My Visit ToLeobengi: The Land Where Over 1,500 Ebola Victims Were Buried

Sometimes it becomes very difficult for a man to shed tears when someone dies because of the bravery and the responsibility one has to comfort others especially the women and children who are usually the most weepers than the men in such a situation.

This tradition of man remaining brave in bitter situations was definitely broken by me few days ago when I entered the beautiful city of Foya last week Thursday. As we all are aware Foya is where the Ebola outbreak started at the FoyaBarma Hospital on March 19, 2014. I was compelled to weep because of what I saw; the number of our citizens who succumbed to the vicious pestilence and the devastation caused by the virus to the entire country, damaging every fabric of the society including the educational sector, agriculture, the nation’s economy and other major sectors of the country.

My trip to Lofa County began last Wednesday and was mostly concentrated on assessing the health situation in that part of the country considering the fact that Lofa County, especially Foya is the epicenter of the deadly Ebola epidemic. So as instructed by my boss, Mr. Philip N. Wesseh and the editorial department, I was told to tour Lofa County especially Foya where the virus began. I visited border points, health facilities as well as the Ebola Treatment Center in Foya now referred to as Community Case Center (CCC).

As expected all of the instructions from my boss were followed as I visited all health facilities, talked to health workers, administrators, OICs, entered the largest ETU, among others and other major areas of concern in that county. Let me make it clear that when I entered the old ETU, no patient was there so, please don’t feel that I have Ebola and run away from me. An interesting aspect of my visit was basically the news I heard that the people of Lofa themselves are serving as their own security; they are vigilant, manning the various entry points at the borders and are also following all the preventive health measures in all towns and villages.

Health authorities in the county confirmed that for the past three months, there has been no recorded new case. What wonderful news to hear! This is truly worth emulating. This success story can be attributed to the resilience and vigilance of the people of Lofa whose only focus is to completely kick out Ebola from their county.

Having visited all the major places, I took a break at an entertainment center where I met a motorbike rider who I asked for an interview which he accepted. During the interaction with him, he talked about the burial site of about 1,500 Ebola victims and as inquisitive I was, I asked him to take me to the spot to see for myself. Generously he accepted after negotiating a pecuniary compensation.

Upon arrival at the site, I could not bear what was before me, the number of graves that were lined up in front of me, the graves of people who had their own plans for the New Year; it was unbearable to see the graves of so many people lying in a deserted land, some without proper burial or graves, to see so many people leaving behind their children, fathers, mothers! I broke down in tears, tears of sorrow, because of the level of denial and complacency that still exists back in Monrovia by some of our friends who have not seen what has happened in this country. That was what brought tears and sorrow to me.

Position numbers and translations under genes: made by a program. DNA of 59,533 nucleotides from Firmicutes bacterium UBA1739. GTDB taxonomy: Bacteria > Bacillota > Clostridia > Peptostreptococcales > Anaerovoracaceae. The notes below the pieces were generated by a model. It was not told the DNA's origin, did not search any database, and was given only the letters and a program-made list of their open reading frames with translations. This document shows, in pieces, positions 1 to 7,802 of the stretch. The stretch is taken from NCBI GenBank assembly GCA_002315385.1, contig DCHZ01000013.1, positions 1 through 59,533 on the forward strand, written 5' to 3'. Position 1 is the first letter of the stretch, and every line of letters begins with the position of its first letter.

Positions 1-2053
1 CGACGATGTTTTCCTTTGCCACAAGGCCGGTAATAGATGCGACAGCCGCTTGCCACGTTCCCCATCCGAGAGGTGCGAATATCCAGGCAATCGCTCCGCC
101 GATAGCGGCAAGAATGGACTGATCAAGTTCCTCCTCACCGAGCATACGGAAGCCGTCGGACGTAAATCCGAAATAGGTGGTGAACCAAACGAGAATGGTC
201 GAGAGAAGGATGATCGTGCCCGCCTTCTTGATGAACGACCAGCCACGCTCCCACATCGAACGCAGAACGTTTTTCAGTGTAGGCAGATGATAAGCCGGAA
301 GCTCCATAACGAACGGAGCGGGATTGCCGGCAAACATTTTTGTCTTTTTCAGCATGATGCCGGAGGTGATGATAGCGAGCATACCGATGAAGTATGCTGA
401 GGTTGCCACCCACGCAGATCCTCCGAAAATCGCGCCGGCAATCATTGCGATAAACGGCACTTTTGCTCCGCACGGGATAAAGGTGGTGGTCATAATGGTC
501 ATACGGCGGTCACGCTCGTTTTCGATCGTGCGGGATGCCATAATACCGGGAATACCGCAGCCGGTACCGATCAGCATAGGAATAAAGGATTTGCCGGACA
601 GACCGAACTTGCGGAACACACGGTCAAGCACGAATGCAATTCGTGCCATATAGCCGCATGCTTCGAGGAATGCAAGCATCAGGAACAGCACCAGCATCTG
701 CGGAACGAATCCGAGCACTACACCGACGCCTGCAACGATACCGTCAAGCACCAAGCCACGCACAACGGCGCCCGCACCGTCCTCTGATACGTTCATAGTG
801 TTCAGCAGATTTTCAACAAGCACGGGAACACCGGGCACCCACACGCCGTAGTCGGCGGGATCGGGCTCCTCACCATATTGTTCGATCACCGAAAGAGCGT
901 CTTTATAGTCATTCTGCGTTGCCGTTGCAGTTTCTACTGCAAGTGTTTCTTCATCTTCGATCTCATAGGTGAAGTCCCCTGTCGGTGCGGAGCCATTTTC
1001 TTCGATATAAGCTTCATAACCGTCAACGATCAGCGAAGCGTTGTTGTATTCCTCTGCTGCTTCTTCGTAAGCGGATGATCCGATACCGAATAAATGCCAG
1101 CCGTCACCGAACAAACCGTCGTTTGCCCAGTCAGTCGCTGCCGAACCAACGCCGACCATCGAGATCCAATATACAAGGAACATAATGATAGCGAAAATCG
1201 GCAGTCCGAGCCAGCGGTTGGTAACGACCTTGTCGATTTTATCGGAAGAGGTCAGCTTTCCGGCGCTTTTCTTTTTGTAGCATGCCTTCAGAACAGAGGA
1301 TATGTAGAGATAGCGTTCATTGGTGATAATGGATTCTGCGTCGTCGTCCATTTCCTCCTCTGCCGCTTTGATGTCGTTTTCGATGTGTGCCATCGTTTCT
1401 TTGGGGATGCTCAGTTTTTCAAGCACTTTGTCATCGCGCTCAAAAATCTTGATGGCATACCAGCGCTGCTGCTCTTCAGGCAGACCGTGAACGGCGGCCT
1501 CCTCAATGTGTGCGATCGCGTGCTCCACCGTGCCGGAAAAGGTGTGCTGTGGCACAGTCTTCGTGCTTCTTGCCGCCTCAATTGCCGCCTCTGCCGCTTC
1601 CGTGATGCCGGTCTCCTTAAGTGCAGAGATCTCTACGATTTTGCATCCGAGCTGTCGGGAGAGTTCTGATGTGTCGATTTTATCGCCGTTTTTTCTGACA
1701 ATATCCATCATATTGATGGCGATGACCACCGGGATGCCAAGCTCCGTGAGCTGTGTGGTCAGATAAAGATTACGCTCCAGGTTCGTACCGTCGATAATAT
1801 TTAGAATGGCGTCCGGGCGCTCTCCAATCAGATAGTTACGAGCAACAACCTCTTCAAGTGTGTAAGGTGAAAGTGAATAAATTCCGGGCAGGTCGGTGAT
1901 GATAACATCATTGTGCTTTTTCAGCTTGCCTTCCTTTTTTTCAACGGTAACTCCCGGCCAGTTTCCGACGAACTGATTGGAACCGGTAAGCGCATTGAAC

Leobengi, the gravesite of the over one thousand Ebola victims is a strip of land lying about three kilometers north of Foya City, Lofa County. This place is now the eternal home of over 1,500 of our citizens, who lost their precious lives to the deadly Ebola virus when Ebola hard-hit Lofa County between the months of July to October, 2014.

The people who had earlier planned their lives for 2015 are no more, as they now lie in their various graves far away from the city because of the strength of the vicious and uncompromising Ebola virus.

As I write this article, I’m still grieving from what I saw in Foya last week, the number of lives Ebola claimed in this country. Even those who were cremated (burnt) are uncountable. Ebola has devastated us creating hatred,fear of your own family, death without burial, running away from your own sick child, mother, father. This is something I will never forget; the effect of Ebola has left serious scars on our country.

This brings me to the conclusion that indeed Ebola is real; it can wipe away entire family, community, town, village, city and even the entire country if the proper mechanisms are not put into place to contain the virus. It enters like a thief and leaves surreptitiously, leaving children without mothers, fathers, sisters and brothers. What a disease!

Let us now stand united and together fight this deadly epidemic. We can do this by avoiding complacency; remain vigilant and adhere to the various health measures. Remember that Ebola is real and is still lingering in Liberia!

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